Editorials

Help animals weather hurricanes

The arrival of Hurricane Alex, which slammed into northeastern Mexico and drenched communities along the Texas-Mexico border, is just the beginning of what experts have predicted will be one of the most active hurricane seasons on record. Up to 23 named tropical storms and hurricanes are predicted, and emergency planners are concerned that a storm surge could carry oil from the Gulf spill inland. We can't control the weather, but we can help our loved ones weather this year's hurricane season safely by making emergency plans now to protect all the members of our families, including our animals.

As the aftermath of Hurricane Katrina, the earthquake in Haiti and the tragic Gulf oil spill have shown, animals aren't any better equipped to survive disasters than humans are. Cats and dogs can't phone for help, row a boat or open a can of food, and emergency shelters for humans often refuse to accept animals. People who leave their animals behind during an evacuation often learn the hard way that even if their homes haven't been damaged, downed power lines or impassable roads may prevent them from returning home for weeks, leaving their animals stranded without food or water.

That's why it's so crucial to have an evacuation plan in place for our animal companions long before a disaster strikes. Start by mapping out possible evacuation routes and scouting out places to stay with your animal companions. Ask family members and friends if they would be willing to accommodate you and your animals for a few days, and also call around to several hotel chains -- many lift their no-animals policies during emergencies. Campgrounds are another animal-friendly lodging possibility. Write down the addresses and phone numbers of these places or program them into your phone or GPS.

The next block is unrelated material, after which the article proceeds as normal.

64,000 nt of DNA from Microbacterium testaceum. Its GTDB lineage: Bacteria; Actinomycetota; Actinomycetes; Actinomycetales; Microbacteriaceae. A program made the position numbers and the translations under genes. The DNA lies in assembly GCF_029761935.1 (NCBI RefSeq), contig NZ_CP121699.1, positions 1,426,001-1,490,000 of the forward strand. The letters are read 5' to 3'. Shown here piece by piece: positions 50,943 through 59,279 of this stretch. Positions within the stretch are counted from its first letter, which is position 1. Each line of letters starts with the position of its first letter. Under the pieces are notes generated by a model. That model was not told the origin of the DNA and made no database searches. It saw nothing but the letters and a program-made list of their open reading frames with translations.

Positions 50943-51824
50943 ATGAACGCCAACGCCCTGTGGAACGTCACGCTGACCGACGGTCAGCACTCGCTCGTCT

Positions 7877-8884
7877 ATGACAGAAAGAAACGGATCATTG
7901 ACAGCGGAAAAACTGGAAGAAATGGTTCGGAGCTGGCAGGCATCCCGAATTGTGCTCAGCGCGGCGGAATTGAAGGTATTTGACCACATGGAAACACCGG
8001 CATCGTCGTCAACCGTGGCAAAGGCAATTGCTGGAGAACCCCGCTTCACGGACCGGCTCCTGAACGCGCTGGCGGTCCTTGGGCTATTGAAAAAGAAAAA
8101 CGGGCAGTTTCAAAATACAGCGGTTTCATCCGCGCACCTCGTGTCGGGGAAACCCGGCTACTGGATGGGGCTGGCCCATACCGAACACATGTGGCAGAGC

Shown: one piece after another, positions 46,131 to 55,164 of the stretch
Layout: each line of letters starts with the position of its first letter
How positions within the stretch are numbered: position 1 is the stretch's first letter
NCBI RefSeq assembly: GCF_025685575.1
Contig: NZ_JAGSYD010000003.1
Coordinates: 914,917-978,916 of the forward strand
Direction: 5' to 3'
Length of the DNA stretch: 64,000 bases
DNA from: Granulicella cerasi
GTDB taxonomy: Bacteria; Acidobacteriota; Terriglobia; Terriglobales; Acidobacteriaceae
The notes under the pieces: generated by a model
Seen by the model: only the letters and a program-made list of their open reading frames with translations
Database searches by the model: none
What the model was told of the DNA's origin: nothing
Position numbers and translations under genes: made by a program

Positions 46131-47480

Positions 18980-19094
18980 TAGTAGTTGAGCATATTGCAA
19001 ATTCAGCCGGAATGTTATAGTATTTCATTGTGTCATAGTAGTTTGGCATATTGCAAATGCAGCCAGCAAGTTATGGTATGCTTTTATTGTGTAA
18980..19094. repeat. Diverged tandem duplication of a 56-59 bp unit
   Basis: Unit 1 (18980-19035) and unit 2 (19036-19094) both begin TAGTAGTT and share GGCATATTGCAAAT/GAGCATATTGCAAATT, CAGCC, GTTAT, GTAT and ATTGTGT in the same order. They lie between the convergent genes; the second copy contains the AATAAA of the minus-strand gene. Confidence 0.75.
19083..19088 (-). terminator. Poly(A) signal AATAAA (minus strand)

If all else fails, your animals are better off spending a few nights with you in your car than being left behind. However, use caution and never leave animals unattended in a parked vehicle. Even on a mild day, cars heat up quickly, and animals can suffer and die from heatstroke within minutes.

Having an emergency kit ready for each of your animals will also help ensure that you can evacuate at a moment's notice.

The kit should include all of your animals' necessities, such as leashes, bowls, towels, blankets, litter pans, litter and at least a week's supply of food and medications. Some facilities will only accept animals who are current on their vaccinations, so schedule an appointment now to have your animals immunized, if they aren't already, and keep copies of their vaccination records in the kit. Make sure that your animals are wearing collars with identification tags. Leaving animals behind is the last resort, but you can help increase their odds of survival by leaving them indoors with access to upper floors. Tying up animals or caging them is a virtual death sentence because they won't be able to escape rising floodwaters. Provide at least a 10-day supply of dry food and fill multiple sinks, bowls, pans and plastic containers with water. Put signs on windows and doors indicating how many and what kind of animals are inside.

Contact Pollard-Post, a research specialist for People for the Ethical Treatment of Animals, at The PETA Foundation, 501 Front St., Norfolk, VA 23510.

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